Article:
Have any of you done this and how did it go?

About Scott

Scott Hanselman is a former professor, former Chief Architect in finance, now speaker, consultant, father, diabetic, and Microsoft employee. He is a failed stand-up comic, a cornrower, and a book author.

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Hanselminutes Podcast 69 - Building aDeveloper PC

June 23, '07 Comments [13] Posted in Podcast
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My sixty- ninth podcast is up.  In this episode, Carl and I talk about building the ultimate developer PC

If you have trouble downloading, or your download is slow, do try the torrent with µtorrent or another BitTorrent Downloader.

Do also remember the complete archives are always up and they have PDF Transcripts, a little known feature that show up a few weeks after each show.

Telerik is our sponsor for this show.

Check out their UI Suite of controls for ASP.NET. It's very hardcore stuff. One of the things I appreciate about Telerik is their commitment to completeness. For example, they have a page about their Right-to-Left support while some vendors have zero support, or don't bother testing. They also are committed to XHTML compliance and publish their roadmap. It's nice when your controls vendor is very transparent.

As I've said before this show comes to you with the audio expertise and stewardship of Carl Franklin. The name comes from Travis Illig, but the goal of the show is simple. Avoid wasting the listener's time. (and make the commute less boring)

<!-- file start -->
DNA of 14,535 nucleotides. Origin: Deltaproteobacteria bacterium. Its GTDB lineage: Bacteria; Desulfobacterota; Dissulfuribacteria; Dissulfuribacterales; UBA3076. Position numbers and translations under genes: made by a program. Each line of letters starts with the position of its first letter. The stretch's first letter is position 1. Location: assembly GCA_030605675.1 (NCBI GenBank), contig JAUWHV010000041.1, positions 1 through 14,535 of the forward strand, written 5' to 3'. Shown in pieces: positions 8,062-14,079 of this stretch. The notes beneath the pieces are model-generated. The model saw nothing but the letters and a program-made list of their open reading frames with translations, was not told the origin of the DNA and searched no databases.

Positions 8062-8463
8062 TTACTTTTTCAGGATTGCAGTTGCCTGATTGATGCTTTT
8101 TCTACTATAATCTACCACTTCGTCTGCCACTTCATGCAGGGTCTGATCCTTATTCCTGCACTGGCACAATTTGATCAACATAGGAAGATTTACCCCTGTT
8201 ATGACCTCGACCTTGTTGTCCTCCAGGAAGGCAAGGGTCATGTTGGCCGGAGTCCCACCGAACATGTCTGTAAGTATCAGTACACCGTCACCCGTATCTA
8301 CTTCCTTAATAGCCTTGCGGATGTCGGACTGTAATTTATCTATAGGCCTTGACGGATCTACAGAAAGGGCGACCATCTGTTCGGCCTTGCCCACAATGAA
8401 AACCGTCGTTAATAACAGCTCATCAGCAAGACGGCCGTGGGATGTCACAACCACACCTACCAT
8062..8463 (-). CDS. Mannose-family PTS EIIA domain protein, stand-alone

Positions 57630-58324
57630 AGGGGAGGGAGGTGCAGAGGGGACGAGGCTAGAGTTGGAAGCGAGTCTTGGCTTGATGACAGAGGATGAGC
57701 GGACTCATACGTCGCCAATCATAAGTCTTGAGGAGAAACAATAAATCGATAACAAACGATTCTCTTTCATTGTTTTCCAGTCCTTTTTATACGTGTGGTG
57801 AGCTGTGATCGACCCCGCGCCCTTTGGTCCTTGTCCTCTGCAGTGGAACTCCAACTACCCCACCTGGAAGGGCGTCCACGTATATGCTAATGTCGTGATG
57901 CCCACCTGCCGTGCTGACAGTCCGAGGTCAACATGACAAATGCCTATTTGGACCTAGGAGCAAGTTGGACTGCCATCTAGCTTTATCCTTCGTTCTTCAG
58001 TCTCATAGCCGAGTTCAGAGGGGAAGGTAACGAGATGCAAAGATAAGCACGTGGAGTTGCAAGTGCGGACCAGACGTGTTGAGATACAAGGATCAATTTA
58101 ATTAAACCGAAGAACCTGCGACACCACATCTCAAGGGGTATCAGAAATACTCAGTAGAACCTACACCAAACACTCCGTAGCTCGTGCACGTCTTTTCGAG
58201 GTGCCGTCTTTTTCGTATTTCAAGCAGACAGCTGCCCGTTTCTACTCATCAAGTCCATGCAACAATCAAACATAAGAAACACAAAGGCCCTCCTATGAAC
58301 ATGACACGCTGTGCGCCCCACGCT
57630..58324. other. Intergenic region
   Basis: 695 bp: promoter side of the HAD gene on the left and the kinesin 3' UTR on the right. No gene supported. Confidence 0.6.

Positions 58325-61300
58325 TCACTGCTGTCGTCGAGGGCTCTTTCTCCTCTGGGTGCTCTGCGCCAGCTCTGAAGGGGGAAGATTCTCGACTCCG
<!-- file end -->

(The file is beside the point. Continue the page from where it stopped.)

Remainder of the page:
Enjoy. Who knows what'll happen in the next show?

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About Scott

Scott Hanselman is a former professor, former Chief Architect in finance, now speaker, consultant, father, diabetic, and Microsoft employee. He is a failed stand-up comic, a cornrower, and a book author.

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Safari Browser Speed Shootout - Code of Conduct Violation

June 23, '07 Comments [14] Posted in Reviews
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I awoke to discover that the video that accompanied my post on "Video: Windows Browser Speed Shootout - IE7, Firefox2, Opera9, Safari for Windows Beta 3" was removed from MSN Video soapbox as a "Code of Conduct Violation." Waa?

codeofconduct

Check out the Code of Conduct posted at the Soapbox Site...I'm not pushing porn or exploiting minors...there's NOTHING in there about posting a video like this. Bummer. Perhaps Apple complained.

Anyway, here's the same video be encoded at 640x480 (4x the resolution that was up on Soapbox) and hosted via Silverlight Streaming. Grab Silverlight if you need to.

If you'd like to easily create Silverlight Videos, transcode them and blog them, take a good look at James Clarke's blog on JetFuel (download), his Windows Live Writer Plugin that will automate encoding, skinning and publishing within Windows Live Writer. Make sure you go download Expression Media Encoder also.

Here's the Windows Browser Speed Shootout video on YouTube.

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About Scott

Scott Hanselman is a former professor, former Chief Architect in finance, now speaker, consultant, father, diabetic, and Microsoft employee. He is a failed stand-up comic, a cornrower, and a book author.

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Disclaimer: The opinions expressed herein are my own personal opinions and do not represent my employer's view in any way.